Saumur Champigny is one of the Loire Valley’s most exciting red wine appellations. Not long after being established as an AOC in 1959 the wines began to gain popularity throughout France and forty-plus years of commercial success left the village with an established wine scene and a fabulous reputation.
Alongside the commune of Saumur, eight other villages form part of the growing area: Chacé, Dampierre-sur-Loire, Montsoreau, Parnay, Saint-Cyr-en-Bourg, Saumur, Souzay-Champigny, Turquant and Varrains. About 130 growers produce wine here.
Furthest south is Saint-Cyr-en-Bourg where much of the fruit comes from. The vineyards here are planted in limestone rather than the clay sites closer to the river.
The appellation is low in altitude and so hot years tend to give much fuller wines than the medium bodied wines many associate with Saumur Champigny. Interestingly the area’s summer heat is the source of its Latin name, Campus Ignis, or field of fire, a reference to scorching temperatures.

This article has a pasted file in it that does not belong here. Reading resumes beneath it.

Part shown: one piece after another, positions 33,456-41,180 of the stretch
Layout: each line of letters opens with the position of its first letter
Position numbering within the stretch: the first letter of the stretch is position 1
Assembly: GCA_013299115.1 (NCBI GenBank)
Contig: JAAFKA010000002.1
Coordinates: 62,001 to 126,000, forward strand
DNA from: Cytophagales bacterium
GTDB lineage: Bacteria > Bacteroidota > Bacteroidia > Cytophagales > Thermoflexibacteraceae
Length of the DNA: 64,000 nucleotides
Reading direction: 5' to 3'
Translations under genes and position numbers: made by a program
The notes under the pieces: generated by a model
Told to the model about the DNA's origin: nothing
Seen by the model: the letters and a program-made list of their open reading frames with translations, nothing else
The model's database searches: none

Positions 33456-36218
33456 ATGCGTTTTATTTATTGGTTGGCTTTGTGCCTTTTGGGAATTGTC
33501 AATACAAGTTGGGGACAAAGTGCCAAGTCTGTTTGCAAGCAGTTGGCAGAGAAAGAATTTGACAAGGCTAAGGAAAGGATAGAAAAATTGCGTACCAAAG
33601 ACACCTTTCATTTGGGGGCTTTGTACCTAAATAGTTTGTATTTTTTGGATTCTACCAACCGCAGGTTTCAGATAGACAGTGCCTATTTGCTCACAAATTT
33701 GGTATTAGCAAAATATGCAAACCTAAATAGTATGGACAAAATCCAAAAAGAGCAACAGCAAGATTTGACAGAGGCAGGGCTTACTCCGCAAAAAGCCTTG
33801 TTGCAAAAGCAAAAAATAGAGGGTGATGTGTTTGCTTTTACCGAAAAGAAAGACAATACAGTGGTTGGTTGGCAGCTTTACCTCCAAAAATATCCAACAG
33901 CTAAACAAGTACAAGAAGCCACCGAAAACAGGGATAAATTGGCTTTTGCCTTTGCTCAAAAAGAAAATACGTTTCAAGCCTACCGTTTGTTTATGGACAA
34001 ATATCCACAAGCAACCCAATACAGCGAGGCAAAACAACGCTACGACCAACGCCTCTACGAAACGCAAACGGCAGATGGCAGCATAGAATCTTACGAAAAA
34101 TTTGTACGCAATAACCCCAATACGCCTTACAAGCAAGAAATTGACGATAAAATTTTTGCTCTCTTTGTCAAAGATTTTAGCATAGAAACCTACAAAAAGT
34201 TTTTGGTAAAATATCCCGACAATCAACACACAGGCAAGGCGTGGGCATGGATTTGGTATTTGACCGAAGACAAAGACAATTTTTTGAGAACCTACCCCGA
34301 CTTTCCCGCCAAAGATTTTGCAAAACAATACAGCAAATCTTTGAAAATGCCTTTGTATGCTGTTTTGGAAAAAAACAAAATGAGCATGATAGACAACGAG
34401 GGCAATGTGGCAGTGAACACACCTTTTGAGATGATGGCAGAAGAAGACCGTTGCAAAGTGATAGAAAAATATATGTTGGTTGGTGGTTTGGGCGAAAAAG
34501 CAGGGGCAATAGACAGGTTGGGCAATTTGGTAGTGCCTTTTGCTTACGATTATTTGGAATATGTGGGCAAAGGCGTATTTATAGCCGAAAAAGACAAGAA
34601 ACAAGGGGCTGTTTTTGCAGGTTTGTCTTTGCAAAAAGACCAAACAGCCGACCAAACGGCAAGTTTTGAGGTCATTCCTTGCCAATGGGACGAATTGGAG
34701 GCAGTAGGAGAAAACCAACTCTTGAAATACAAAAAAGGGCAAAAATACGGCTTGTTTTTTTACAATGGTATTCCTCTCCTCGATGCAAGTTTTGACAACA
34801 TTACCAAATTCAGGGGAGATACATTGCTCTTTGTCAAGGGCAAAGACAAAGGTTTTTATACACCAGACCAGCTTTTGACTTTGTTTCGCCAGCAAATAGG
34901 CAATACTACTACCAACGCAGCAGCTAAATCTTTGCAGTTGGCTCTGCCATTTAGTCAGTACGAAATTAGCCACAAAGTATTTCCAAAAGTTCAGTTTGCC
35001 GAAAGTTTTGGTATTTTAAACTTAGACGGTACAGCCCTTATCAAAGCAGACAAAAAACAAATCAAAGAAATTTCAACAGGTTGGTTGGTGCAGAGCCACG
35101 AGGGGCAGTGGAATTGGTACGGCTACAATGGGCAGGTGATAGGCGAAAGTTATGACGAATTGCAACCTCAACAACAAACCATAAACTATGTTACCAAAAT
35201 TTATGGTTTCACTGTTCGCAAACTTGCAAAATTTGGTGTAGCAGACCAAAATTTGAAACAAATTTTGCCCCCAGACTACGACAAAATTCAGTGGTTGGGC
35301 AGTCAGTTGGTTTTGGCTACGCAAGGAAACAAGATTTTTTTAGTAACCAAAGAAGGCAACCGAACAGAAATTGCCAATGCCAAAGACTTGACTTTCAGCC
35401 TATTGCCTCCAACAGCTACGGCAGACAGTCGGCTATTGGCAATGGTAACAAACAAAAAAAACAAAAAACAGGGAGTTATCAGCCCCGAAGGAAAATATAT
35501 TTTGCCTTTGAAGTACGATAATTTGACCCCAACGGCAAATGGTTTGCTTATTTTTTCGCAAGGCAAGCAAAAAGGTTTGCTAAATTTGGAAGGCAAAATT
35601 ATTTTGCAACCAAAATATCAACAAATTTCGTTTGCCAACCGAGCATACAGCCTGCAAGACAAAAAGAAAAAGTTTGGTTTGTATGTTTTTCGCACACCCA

Today, the appellation requires a minimum of 85% Cabernet Franc but most are mono-varietal. Some producers top up with Cabernet Sauvignon as well as a tiny bit of the very rare Pineau d’Aunis. A collection of predominantly small domaines produce wines that at their best are well structured, singing with crunchy red fruit and held together by tight acidity and medium tannin. Depending on the vintage and the producer’s decisions in the cellar, the wines can keep anywhere between five and 20 years.
Château de Parnay in the village of Parnay provide one of the benchmark wines for the area. They don’t come cheap, but nevertheless offer an insight into what wood aged Saumur Champigny can offer.